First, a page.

CAPE MAY - When it comes to serving as a location for movies and TV productions, Atlantic City overshadows Cape May, but emerging filmmakers view the Victorian city as a welcoming place for their labors of love.

Dennis Zaitsev, who lives in Lower Township, premiered his short film, "Someplace Warm," on Sunday.

"It was a locally shot film. ... We had a full house. The screening was done in one of the rooms that probably had 50 seats," said Zaitsev, whose short movie showed the city during the wintertime with snow on the streets and no one around. "Folks were laughing throughout the scenes as soon as they saw the town itself. Pretty much, a lot of people were familiar with the area, so it was a very good response."

"Someplace Warm" was Zaitsev's first directorial effort to be shown at the festival, but he has attended the Cape May NJ State Film Festival three times previously.

"I have met more people who were starting making movies rather than people who have already been involved in movies for a long time," said Zaitsev, 30, about who he meets at the festivals. "Filmmaking becomes more and more affordable every day. Young people are getting involved earlier and earlier. You can pretty much make a film using your cell phone today, and that's what many people do."

The Chalfonte Hotel on Howard Street is closed for the season, but it reopened for the film festival Friday through Sunday. Most of the Chalfonte's rooms this past weekend were booked to people attending the festival.

About 300 people attended this year, said Tom Sims, the film festival's executive director.

This year's festival featured seven world premieres and 16 state premieres. It drew about 50 filmmakers. Eighty percent to 85 percent of them came from outside Atlantic and Cape May counties, Sims said. Of the 250 movie lovers, about one-third of them traveled from outside Atlantic and Cape May counties, Sims said. In its 10th year, the Cape May Film Festival is the longest-running film festival currently in existence in Atlantic, Cape May and Cumberland counties.

Tourism has increased to the city, and the film festival has been part of the story, Mayor Edward J. Mahaney Jr. said.

"The film festival is now what we would call a staple in our year-around offerings and augments the vast array of cultural, arts and history-type events that are promoted by both the city and more prominently by nonprofit groups in the city," Mahaney said. "It is this partnership between the city of Cape May and its various nonprofits that allows this town to have a 10½-month economy."

Over the years, the festival has absolutely had a positive effect on the city, said John Cooke, president of the Chamber of Commerce of Greater Cape May.

"It helps boost our shoulder season. This would traditionally be one of the first slow weekends in the fall, but this type of event helps to prolong the edge of the season," Cooke said. "Some of these films you can't see anywhere else, except for this type of festival. Some of them are premieres in the state of New Jersey. It has a ripple effect throughout the town. ... All of the restaurants in town will have some bump in their business because of the festival."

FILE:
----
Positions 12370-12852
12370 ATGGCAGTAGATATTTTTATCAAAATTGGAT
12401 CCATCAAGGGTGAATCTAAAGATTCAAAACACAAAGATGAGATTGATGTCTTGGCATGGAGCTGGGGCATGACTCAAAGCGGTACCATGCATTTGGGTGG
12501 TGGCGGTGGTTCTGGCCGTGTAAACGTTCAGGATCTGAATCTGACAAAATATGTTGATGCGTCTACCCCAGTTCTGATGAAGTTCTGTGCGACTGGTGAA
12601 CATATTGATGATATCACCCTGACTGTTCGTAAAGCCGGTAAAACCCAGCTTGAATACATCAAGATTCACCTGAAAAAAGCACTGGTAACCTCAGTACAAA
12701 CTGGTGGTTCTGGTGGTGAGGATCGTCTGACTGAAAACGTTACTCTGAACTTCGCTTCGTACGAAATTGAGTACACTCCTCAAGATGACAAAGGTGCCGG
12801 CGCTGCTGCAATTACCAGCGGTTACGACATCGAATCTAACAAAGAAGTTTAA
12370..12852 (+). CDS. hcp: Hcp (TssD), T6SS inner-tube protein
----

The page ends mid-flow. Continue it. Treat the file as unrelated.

Jonathan Zelenak, of New York, did not just premiere his full-length feature, "Sneakers & Soul," at the Cape May festival. He also spent from mid-July to mid-August 2008 filming in the area. His mother and father, who live in Cape May, housed about 20 people during the shoot, but he also remembers heading over to the C-View Inn restaurant on Washington Street for wings and beer on days off from filming.

The premiere of "Sneakers & Soul" drew a packed house, Zelenak said.

"It seemed like audiences really responded well to the movie. There was a lot of applause afterwards. A lot of people stayed for the Q-and-A afterwards, which is always a good sign of success that people enjoyed the film," said Zelenak, 26, who grew up in Toms River, Ocean County. "People came out who were extras and that supported us during the process of making it, so they finally got to see what all the hard work was all about. ... A couple of people that were extras in one of the scenes got to see themselves on the big screen, so they got a kick out of that."

Dan Masucci, of Scotia, N.Y., screened a short film, "Letting Go," at the Cape May Film Festival for the first time in 2007.

Masucci, who is originally from Newark, did not make it down for that screening but was in attendance during the festival's winter series in February 2008 for a second showing of "Letting Go" and the screening of another of his short films, "Against The Wind."

"It was actually one of the best screenings that I've had. The audience was packed.The Q-and-A was fantastic, and both those films have had collectively over 100 festival screenings and over 20 awards between them," said Masucci, who could not make it down this weekend even though he had two short films make their North American premiere at the festival.

"As a filmmaker, you want to get your films seen and the widest possible audience. ... I know there are several of them (film festivals in this state), but getting into the New Jersey State Film Festival would just be a real boon, and I was very grateful and delighted when they accepted my film," said Masucci, 39.

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